4 Tricks to Surviving Middle Seat Airline Blues

4 Tricks to Surviving Middle Seat Airline Blues

First off, I thought about naming my blog “Adventures From the Middle Seat” when I first began my blogging habits because I wanted to write a travel blog for the longest and could only ever afford the cheapest option to get me to where I wanted to go. Often times, thst put me in the middle seat, thus you have “Adventures From the Middle Seat.” But my niche expands beyond travel blogging, so we’re sticking to Daily Cup of JoJo.


But seriously, I'm too cheap to fly anything other than basic coach, which frequently puts me in the middle seat so I often find myself in middleman land on airplanes. I fly cheap and I fly solo  For a long time, I was always so shocked when I saw I had a middle seat. I would ponder “I paid XX dollars for this why the hell am I in a middle seat?” Let me be the first to tell you that the airline world will not reward you because you were able to find a round trip under $100. No. You have just booked a first class ticket to be their guinea pig and will be put through the ringer in most cases. Don’t fear it, but embrace it. The journey is half the adventure, right?


1. Early bird gets the worm. 

This applies to two aspects. 
A.) If you can help it, get to your gate early and ask if any open seats are available and not in the middle. The more time you ask between your flight leaving, the better your chances. ALWAYS BE FRIENDLY.
B.) If you can help it, get to your seat first and demand your presence. More about this in the next tip.


2. Declare your land

As soon as you sit down, decide what assets of the seat are yours. Do not settle for one armrest if you can get two. You have the short end of the stick here. Spread those elbows out, spread those legs out and let your travel row passengers know your claim. Do whatever you have to do with your body language to say “I’m taking up this much space for the duration of the flight.” Let your buddies get comfortable around you. They don’t know your life or your story, so don’t tell it. 9/10 times they won’t say anything to you about your space needs because on can stretch into the aisle and one has window rights and a built-in shoulder to lean on. 


3. Invest in the proper tools

GET YASELF A NECK PILLOW. I cannot stress this enough. You don’t have anything to lean your head on, and if you have a > 4-hour flight and Your two hours in, you’ll never be so grateful for such an invention. Also, eye covers are not as popular but such an underrated tool. I have been on many of planes where at last one person next to me HAS to have the reading light on while we're en route on a  red eye. Also, with middle seat access comes more interaction cues. By pulling out these bad boys, you are highering your chances for less interaction. Get on, sit down, get off. Let this be your guide.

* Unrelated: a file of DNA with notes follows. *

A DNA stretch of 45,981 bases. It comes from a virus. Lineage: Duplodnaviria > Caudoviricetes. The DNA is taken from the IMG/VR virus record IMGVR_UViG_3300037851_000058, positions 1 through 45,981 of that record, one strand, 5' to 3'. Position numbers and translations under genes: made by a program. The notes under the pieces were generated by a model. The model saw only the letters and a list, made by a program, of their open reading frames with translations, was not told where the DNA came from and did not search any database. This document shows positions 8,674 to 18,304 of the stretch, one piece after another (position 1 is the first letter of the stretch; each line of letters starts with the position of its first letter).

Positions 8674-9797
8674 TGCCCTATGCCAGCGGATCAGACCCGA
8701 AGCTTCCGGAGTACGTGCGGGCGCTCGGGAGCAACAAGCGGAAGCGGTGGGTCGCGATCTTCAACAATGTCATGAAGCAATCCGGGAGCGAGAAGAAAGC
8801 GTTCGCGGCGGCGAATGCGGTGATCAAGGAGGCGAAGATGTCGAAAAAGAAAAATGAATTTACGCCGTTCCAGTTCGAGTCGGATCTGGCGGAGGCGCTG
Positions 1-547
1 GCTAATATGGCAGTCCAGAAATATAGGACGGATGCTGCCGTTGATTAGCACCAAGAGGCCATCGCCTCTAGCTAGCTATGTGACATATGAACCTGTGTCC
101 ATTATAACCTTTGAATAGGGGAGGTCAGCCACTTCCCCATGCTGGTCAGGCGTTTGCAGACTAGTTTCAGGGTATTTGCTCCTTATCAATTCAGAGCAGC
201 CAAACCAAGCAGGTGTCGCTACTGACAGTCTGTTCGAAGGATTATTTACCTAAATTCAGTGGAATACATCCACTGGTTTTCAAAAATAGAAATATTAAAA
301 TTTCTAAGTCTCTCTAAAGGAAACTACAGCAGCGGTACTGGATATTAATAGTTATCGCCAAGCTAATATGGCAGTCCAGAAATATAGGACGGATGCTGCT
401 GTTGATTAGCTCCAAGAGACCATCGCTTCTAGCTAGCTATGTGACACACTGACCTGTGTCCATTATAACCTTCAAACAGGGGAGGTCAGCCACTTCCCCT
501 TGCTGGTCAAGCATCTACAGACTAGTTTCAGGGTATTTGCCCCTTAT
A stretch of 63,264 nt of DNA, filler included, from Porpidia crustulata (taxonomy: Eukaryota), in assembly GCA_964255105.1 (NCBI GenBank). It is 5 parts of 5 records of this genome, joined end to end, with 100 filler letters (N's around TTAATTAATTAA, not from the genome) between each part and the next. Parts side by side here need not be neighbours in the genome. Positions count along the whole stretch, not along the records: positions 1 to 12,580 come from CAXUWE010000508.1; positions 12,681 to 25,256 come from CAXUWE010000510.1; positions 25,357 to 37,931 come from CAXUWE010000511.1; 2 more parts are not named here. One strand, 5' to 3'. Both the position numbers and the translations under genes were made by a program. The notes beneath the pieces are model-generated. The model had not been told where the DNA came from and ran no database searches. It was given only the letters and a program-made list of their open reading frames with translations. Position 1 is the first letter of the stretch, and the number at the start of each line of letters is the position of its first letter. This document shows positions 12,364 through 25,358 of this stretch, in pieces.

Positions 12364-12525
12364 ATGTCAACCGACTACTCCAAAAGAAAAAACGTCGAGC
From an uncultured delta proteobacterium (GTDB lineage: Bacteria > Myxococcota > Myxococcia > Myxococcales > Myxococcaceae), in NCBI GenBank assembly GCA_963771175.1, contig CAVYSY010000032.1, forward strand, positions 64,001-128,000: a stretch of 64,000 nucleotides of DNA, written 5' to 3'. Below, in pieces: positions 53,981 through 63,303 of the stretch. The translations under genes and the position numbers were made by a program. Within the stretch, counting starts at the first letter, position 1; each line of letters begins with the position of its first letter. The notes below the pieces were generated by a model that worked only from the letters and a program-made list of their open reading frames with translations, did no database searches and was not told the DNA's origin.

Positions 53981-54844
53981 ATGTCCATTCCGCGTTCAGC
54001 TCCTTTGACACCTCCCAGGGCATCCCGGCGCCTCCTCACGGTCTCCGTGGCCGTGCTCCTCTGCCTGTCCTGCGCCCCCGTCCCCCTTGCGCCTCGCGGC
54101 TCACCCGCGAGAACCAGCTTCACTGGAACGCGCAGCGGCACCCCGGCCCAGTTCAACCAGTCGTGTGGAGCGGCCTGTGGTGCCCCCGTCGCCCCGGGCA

4. In the words of Fat Joe “Lean Back.”

Remember how we talked about that demanding your space concept? Still applies 30,000 feet in the area. As soon as you can lean that seat back, do so. Yep. ALL the way back. Stretch your toes all the way underneath the seat in front of you, slouch down just a tad so your shoulders are just above the middle of the chair and it ALMOST feels like your lying down. *height restrictions may apply* 

You all should know I’m currently writing this from the middle seat; man spread from the Pacific to the Atlantic, elbows on BOTH armrests, and my seat all the way back. Life is so good right now. However, I should note that these tips are at the user's discretion. Please don’t be a middleman jerk. That’s not what I’m advocating for here. Look at each situation differently and call them as you see them. 

Where all my cheap middle seat flyers at?! Drop me a comment below or send in (HERE) your middle seat hacks because we all need to help one another out. I’m always looking to upgrade the middle seat class. 

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2 comments

  1. I try to avoid the middle seat whenever possible, but given my penchant for flying as cheaply as possible, I often get stuck in the middle. Its tolerable if you take necessary steps to improve the situation, like you mention in your post.

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  2. Haha @ the second trick.

    The problem is once I do get both armrests, I try not to move so much so nobody times the displacement of my elbow and sneak in theirs.

    It got to a point where a flight attendant was once handing a meal to me, and I didn't reach out to take the food from her. Just rested my arm on the armrest with my hand open waiting for her to put the plate in my hand like a snob.

    Need to stop being a territorial Rottweiler.

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